© Bloomberg. People enter Deutsche Bank AG headquarters on Wall Street in New York, U.S., on Thursday, April, 26, 2018. Deutsche Bank AG is planning to cut more than 10 percent of U.S. jobs as it withdraws from businesses where it can’t compete, a person briefed on the matter said.
(Bloomberg) — Deutsche Bank (DE:) AG’s job cuts across the U.S. will probably go far beyond equities and interest-rate derivatives trading, which have been marked as major targets, according to people with knowledge of the matter.
The German lender plans to start informing U.S. workers of the reductions beginning Monday provided its restructuring plan is adopted over the weekend, the people said, asking not to be identified because the matter is private. They didn’t give further details on which businesses may be affected.
Chief Executive Officer Christian Sewing is poised to adopt a sweeping restructuring plan focused on as many as 20,000 job cuts worldwide and a pullback from large areas of investment banking, the people have said. The bank may shutter U.S. equities trading entirely and a number of senior executives including U.S. chief Tom Patrick are leaving the bank, they said. The bank hasn’t yet detailed the cuts or how they’ll be distributed.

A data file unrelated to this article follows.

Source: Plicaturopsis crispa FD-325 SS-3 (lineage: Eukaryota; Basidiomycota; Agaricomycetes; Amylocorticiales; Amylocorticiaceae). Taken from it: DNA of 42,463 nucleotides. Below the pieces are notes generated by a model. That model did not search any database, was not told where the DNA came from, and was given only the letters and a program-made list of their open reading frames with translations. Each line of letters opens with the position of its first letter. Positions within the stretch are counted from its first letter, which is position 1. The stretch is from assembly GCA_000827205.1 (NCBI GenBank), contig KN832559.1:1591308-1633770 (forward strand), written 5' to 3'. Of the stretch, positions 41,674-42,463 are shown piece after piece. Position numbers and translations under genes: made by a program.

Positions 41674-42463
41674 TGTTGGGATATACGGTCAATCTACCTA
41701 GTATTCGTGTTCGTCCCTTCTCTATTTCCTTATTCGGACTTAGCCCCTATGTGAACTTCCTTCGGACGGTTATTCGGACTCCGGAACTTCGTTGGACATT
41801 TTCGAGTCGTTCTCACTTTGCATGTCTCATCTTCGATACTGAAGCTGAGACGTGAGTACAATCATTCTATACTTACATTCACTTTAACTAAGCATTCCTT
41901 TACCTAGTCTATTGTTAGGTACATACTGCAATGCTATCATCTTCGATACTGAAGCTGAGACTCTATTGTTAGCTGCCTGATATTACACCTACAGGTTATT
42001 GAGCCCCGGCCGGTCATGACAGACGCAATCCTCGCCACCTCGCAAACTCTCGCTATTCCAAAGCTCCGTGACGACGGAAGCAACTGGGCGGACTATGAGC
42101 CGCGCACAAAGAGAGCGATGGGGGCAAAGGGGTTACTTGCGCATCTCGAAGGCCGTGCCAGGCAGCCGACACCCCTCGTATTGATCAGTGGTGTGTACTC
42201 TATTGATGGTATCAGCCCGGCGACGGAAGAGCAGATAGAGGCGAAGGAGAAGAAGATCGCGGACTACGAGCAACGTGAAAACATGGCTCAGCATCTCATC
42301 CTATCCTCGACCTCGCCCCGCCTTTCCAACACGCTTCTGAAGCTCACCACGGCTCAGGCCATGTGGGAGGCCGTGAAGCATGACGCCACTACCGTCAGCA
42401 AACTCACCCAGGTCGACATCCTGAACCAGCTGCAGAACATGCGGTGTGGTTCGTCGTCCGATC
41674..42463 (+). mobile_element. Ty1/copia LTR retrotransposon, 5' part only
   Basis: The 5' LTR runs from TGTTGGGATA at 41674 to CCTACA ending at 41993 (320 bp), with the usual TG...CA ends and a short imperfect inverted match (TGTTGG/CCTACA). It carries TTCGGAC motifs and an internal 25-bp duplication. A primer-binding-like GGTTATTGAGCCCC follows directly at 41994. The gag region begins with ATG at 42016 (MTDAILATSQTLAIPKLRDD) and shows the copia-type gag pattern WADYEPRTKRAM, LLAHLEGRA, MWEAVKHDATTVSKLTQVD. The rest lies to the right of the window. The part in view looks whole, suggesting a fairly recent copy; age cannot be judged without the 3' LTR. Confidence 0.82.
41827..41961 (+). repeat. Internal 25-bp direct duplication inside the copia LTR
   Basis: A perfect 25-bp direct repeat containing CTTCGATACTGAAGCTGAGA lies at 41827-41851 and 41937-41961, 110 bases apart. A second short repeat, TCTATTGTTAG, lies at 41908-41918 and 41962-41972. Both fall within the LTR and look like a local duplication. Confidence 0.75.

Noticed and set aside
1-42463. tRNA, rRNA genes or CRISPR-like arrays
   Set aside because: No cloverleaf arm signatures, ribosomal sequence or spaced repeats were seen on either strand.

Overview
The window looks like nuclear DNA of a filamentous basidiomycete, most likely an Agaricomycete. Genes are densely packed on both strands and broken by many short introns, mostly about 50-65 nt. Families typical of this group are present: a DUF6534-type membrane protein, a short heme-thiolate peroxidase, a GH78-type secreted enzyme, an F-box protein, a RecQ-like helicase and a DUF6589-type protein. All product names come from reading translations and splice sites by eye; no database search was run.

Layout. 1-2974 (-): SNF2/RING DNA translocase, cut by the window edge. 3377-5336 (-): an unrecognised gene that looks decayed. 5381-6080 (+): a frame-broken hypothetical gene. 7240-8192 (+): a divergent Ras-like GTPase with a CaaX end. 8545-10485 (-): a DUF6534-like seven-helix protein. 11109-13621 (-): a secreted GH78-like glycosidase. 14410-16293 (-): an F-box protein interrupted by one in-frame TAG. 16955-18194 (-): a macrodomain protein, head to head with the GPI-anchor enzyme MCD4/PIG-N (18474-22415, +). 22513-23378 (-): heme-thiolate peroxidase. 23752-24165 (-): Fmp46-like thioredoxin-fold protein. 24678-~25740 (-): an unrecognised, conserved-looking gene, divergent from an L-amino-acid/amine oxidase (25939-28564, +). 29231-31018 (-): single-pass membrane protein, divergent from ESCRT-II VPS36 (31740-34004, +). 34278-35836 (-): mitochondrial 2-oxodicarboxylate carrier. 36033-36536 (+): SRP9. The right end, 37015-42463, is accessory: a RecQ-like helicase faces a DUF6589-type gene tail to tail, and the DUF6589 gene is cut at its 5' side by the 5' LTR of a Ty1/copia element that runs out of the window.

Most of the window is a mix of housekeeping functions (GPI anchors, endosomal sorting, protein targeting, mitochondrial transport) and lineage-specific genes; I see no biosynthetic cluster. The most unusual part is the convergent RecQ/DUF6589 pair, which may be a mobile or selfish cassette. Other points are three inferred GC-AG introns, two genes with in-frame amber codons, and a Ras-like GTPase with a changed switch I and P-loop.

A Deutsche Bank spokesman declined to comment.
Germany’s largest lender employed 9,253 people in the U.S. at the end of 2018, down more than 10% on the previous year on the back of a restructuring Sewing introduced a little more than a year ago. Though the regional unit made a small profit last year, it racked up billions of dollars in losses in the preceding years. It has also been repeatedly under fire from U.S. regulators even though it recently passed the Fed’s stress test.
European operations are expected to fare much better. Deutsche Bank’s Nordic region chief Jan Olsson predicted that the overhaul will have little impact on the businesses he oversees. The area is “an integral part of the strategy at Deutsche Bank,” he said in an interview on Thursday.
Sewing has repeatedly said that Deutsche Bank remains committed to its U.S. presence, as the company wants to ensure it can continue to cater to the capital markets needs of large European companies. The lender may finalize the restructuring when the board meets this weekend.
(Updates with Nordic region CEO in sixth paragraph.)
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